Posted by: bracehare | August 23, 2011

Why I am interested in game design

Games have been a part of my life for essentially as long as I can remember.  From educational games like Treasure Cove and Oregon Trail, which featured in my early childhood development, to my teenage infatuation with Dance Dance Revolution and Pump it Up, games have been a significant source of entertainment, catharsis, growth, and even socialization and exercise.  I have learned important lessons from games.  Metal Gear Solid 1 and 2 familiarized me with pacifism, with the philosophical problem of determinism, and perhaps most amusingly with the notion that DNA does not equal destiny.  The idea that a person’s choices establish who they are even if the consequences of these choices don’t pan out is a lesson I learned first from a video game; even if subsequent lessons on the subject would later prove to be of greater depth and significance.

I believe in the didactic power of video games, and I dream of the medium being used effectively for this purpose.  However, I have a fairly critical view of the current state of the medium.  It appears to be stuck in limbo, imitating the techniques of film-makers (through cut scenes) and of novelists (through dialog boxes).  In doing so, the great strength which could most enable video games as a didactic medium is not only neglected but negated.  Unlike film or novels, video games offer choice; this simple truth makes them a kind of mirror of reality.  As an existentialist, I believe meaning is not something which is innate to this world but rather something which is constructed through our choices.  In film and in novels, choices can be shown, but they cannot be made.  These media allow the viewer to see the significance of actions from a distance.  Depending on the nature of the individual work, this significance may be personal to the character, or it may be portrayed as extrinsically meaningful.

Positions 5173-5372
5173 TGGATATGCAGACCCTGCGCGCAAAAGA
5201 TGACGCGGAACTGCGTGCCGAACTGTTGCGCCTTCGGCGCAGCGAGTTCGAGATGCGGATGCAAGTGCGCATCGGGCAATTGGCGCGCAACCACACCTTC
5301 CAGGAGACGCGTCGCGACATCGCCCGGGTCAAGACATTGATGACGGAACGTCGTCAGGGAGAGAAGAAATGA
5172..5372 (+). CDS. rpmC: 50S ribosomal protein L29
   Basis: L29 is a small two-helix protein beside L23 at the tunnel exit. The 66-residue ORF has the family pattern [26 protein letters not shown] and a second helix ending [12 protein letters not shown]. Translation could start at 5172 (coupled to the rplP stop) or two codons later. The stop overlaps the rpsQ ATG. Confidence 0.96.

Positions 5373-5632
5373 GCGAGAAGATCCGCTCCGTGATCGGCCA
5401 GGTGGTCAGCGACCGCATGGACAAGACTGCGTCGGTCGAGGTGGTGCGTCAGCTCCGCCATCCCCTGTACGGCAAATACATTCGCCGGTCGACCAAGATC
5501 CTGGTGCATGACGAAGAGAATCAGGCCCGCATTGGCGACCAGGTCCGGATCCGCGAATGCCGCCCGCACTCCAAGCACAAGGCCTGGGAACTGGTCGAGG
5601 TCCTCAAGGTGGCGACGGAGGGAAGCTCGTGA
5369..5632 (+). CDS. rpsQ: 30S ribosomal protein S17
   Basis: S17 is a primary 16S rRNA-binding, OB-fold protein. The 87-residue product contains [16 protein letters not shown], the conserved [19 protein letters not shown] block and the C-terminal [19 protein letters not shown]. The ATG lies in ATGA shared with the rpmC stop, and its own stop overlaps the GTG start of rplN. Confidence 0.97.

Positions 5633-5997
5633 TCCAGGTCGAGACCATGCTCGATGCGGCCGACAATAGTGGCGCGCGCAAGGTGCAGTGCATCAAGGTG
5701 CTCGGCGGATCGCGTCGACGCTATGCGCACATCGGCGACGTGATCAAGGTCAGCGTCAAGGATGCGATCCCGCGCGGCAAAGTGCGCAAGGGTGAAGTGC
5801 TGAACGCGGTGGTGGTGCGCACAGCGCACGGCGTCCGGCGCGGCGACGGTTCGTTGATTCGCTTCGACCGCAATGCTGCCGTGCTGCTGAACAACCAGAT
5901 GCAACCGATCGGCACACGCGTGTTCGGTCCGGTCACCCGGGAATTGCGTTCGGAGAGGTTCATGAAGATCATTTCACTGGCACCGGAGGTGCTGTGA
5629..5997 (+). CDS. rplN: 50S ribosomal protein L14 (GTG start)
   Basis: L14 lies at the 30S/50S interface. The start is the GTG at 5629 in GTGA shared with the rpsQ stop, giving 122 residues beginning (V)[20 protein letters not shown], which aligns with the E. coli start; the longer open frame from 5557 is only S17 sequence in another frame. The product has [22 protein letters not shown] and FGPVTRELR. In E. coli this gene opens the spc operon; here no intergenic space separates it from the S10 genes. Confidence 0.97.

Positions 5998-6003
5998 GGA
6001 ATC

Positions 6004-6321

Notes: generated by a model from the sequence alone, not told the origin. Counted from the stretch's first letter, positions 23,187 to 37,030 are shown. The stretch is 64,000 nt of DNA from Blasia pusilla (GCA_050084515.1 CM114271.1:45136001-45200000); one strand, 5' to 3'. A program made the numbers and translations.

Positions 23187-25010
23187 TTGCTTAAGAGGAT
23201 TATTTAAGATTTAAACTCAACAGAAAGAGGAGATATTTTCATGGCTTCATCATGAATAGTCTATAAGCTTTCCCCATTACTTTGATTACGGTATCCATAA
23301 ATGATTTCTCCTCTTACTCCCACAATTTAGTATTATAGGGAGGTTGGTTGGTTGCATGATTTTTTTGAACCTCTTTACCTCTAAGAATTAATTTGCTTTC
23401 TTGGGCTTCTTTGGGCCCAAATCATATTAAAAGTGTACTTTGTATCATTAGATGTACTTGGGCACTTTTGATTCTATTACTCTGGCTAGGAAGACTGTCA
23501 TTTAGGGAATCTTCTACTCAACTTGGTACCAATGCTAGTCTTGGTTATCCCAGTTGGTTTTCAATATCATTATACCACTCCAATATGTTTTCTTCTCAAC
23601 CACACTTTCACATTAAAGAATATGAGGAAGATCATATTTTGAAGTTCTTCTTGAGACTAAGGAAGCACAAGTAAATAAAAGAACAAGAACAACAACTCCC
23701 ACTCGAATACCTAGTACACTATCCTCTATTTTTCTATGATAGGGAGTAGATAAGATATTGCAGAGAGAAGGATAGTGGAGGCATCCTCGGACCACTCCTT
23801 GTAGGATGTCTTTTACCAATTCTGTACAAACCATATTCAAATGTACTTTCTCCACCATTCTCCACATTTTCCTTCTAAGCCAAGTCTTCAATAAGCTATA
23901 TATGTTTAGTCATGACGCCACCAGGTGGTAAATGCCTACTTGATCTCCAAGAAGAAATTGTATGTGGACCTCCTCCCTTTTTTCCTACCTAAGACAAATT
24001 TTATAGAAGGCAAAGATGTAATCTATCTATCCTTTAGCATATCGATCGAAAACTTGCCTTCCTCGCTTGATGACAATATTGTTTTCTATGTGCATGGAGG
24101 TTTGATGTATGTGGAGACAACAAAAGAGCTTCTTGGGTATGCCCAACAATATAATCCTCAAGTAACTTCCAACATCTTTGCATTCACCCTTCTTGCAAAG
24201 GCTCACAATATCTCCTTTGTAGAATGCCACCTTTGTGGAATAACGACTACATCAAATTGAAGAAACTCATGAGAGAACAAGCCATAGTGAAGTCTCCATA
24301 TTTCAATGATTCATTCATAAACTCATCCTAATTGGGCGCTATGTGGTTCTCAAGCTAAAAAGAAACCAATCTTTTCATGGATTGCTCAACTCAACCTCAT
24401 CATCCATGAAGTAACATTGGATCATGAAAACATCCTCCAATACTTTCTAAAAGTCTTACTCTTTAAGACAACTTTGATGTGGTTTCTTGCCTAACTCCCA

With video games, the oscillation between play and cut scenes undermines the strength of both.  When playing, the player is responsible for attributing meaning to the actions they take in the game world.  However, when cut scenes are triggered, the authors of the video game are effectively imposing an external narrative upon the player, contextualizing their actions; what’s more, it is understood that this external narrative is official; that is, it is more real than the self-created meaning of the player.  This does a severe disservice to video games, turning them into a fundamentally inauthentic experience.  To watch another and infer meaning is valid.  To watch yourself and receive meaning would be incoherent, except in the context of a video game.  In real life, the individual is always responsible for their actions, and hence for the meaning they assign to them.  If games made a point of not intervening with a player’s agency, they may not be able to tell stories in a traditional way, but the resulting interactions between the player and the game would be uniquely personal and significant.

I would like very much to learn enough about game design to eventually create games which overcome the crass and inauthentic juxtaposition of narrative techniques from other media.  I would like to help video games grow beyond their present stage, which I believe to be fundamentally immature.  These I consider primary reasons for my interest in game design.  I have secondary interests in it for more simplistic reasons; I am intensely fond of music games, to this day, and would like to make them as well.  However, such games have no narrative, nor do they need a narrative.  They are more like sport, to me, and my love of them stems from the same sort of place as any athlete’s love of their game.  The only difference is that music games are constantly growing, being constructed by their fans.  Between these reasons, I have my motivation for undertaking the study and analysis of games and game design.  I have done so in the past, perhaps a bit too ostentatiously.  The name of this blog is, in fact, a tribute to an earlier blog which was used to articulate some of my ideas about video games.  Hopefully I can endeavor to be more accessible and engaging in this iteration.

– Jessica Evans


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